Florida's House and Senate have put forward bills that would require women to wait 24 hours and make two face-to-face visits with their doctors before getting an abortion.
Proponents say the bills would allow women to be more informed about their decisions. They invited a Tallahassee lawyer who had an abortion 30 years ago and says she now regrets doing so.
“Who knows if I would have changed my mind if I had received information about the procedure’s risks and the baby’s gestational age from a physician and then been required to wait 24 hours before ending my pregnancy,” Julie Costas told a Senate panel, according to the Sarasota Herald Tribune's Lloyd Dunkelberger.
But opponents blasted the proposals as dangerous and misguided.
“This bill is just another impediment in a continuing effort to erode a woman’s right to choose,” said Sen. Arthenia Joyner, D-Tampa according to Dunkelberger. “The (U.S.) Supreme Court has said it’s lawful, it’s legal and we just need to move on and let women decide what is in their best interest.”
Michelle Richardson, director of public policy for ACLU of Florida, told Dunkelberger that the requirements would also have trouble standing up to scrutiny under the state's constitution.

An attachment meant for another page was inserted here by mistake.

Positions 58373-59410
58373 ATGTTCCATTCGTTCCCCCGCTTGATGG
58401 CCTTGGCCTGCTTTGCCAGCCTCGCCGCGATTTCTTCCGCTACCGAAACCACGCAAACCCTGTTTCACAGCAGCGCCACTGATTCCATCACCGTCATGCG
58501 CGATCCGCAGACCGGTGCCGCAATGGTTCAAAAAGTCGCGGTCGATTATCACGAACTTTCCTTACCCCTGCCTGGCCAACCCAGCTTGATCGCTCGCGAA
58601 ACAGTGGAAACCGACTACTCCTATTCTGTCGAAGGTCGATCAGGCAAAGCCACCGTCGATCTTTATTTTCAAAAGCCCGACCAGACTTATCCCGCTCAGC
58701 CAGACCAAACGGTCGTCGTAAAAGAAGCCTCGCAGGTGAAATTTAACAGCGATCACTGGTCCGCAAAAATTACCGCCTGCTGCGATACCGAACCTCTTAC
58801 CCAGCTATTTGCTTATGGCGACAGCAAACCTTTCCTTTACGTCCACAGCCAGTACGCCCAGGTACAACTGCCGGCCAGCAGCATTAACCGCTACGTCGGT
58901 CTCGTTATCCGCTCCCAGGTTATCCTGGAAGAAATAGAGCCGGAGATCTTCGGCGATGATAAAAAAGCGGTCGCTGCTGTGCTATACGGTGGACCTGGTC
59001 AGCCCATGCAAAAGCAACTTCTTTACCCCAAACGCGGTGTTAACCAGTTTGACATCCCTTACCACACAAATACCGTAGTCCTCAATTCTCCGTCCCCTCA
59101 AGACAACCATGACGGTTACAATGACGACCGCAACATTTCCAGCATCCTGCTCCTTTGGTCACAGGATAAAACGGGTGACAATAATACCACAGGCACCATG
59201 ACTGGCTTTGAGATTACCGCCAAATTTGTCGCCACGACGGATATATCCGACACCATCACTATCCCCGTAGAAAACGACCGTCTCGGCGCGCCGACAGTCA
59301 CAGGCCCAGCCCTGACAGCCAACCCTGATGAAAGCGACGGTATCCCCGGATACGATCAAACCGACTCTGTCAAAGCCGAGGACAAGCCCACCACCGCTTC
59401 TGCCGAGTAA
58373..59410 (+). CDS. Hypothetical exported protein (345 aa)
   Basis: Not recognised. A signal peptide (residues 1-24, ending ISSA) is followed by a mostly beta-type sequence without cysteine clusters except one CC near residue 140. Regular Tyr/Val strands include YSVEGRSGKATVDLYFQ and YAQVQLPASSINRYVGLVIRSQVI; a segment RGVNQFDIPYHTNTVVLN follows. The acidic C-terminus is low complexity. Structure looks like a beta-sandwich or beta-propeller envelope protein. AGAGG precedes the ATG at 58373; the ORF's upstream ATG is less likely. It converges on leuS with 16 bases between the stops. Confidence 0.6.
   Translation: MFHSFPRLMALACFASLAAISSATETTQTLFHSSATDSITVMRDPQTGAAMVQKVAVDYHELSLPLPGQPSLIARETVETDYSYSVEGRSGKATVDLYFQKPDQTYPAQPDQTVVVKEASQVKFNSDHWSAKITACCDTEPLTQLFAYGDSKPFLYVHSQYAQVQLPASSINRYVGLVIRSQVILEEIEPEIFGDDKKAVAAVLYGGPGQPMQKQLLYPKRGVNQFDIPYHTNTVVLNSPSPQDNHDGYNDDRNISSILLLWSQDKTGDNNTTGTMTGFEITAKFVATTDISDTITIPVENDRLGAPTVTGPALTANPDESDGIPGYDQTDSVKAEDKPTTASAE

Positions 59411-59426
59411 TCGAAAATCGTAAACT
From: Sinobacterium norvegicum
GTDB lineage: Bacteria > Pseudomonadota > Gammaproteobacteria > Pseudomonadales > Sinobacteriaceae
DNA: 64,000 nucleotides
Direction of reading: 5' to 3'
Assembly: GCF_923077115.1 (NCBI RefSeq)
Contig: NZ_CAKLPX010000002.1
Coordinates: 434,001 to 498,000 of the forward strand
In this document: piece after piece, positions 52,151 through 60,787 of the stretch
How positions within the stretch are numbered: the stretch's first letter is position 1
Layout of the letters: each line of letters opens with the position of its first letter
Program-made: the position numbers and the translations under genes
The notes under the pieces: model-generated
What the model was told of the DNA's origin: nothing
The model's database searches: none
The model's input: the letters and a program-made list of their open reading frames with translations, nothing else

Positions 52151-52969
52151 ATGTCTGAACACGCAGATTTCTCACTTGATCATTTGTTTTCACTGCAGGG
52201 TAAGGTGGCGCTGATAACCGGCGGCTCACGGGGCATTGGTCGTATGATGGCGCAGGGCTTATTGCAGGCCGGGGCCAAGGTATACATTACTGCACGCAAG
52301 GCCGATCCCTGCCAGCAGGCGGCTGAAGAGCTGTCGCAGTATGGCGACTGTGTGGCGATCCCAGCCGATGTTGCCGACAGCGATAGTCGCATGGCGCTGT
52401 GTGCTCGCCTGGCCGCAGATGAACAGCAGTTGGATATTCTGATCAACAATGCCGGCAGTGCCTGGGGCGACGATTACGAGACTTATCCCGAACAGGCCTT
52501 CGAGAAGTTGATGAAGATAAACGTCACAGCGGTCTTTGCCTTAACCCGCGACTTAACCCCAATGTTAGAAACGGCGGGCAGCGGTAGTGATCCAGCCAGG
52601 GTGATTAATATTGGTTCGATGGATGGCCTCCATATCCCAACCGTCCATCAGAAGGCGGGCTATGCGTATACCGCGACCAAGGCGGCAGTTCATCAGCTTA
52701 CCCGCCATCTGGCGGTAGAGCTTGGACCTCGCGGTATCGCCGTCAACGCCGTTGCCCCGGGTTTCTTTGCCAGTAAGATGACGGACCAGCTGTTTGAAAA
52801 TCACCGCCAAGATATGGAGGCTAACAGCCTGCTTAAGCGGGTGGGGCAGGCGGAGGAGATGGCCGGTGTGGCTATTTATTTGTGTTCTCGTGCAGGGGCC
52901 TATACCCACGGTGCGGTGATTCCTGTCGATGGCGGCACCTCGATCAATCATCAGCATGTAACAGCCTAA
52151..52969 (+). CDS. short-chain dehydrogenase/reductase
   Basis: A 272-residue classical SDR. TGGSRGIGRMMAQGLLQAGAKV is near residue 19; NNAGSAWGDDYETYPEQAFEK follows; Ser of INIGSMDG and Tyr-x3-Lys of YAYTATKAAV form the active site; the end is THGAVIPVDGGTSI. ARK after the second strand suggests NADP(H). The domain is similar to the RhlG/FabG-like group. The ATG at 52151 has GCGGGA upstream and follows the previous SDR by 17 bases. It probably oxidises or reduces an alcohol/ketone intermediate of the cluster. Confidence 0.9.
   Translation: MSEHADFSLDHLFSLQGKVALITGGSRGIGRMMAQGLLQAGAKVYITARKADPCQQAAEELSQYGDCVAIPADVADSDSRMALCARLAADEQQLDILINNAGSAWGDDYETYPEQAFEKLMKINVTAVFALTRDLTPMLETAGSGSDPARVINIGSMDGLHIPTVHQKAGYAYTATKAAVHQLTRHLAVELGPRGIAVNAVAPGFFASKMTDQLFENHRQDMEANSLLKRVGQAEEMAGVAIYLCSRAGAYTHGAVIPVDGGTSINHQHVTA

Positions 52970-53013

"The state test is very strict," she said. "The question is: are they using the least intrusive means?…When you have a provision like that, that is not really aimed at informed consent but is more about erecting a hurdle, it’s not going to withstand review.”
Florida already has a patchwork of abortion laws in effect. One parent must be informed and a doctor must offer a patient the choice of seeing a picture of the fetus. But the procedure may be carried out in almost all circumstances, which is the same standard in California.
Both bills have cleared committees and are now before their full voting floors.
Rob covers business, economics and the environment for Fusion. He previously worked at Business Insider. He grew up in Chicago.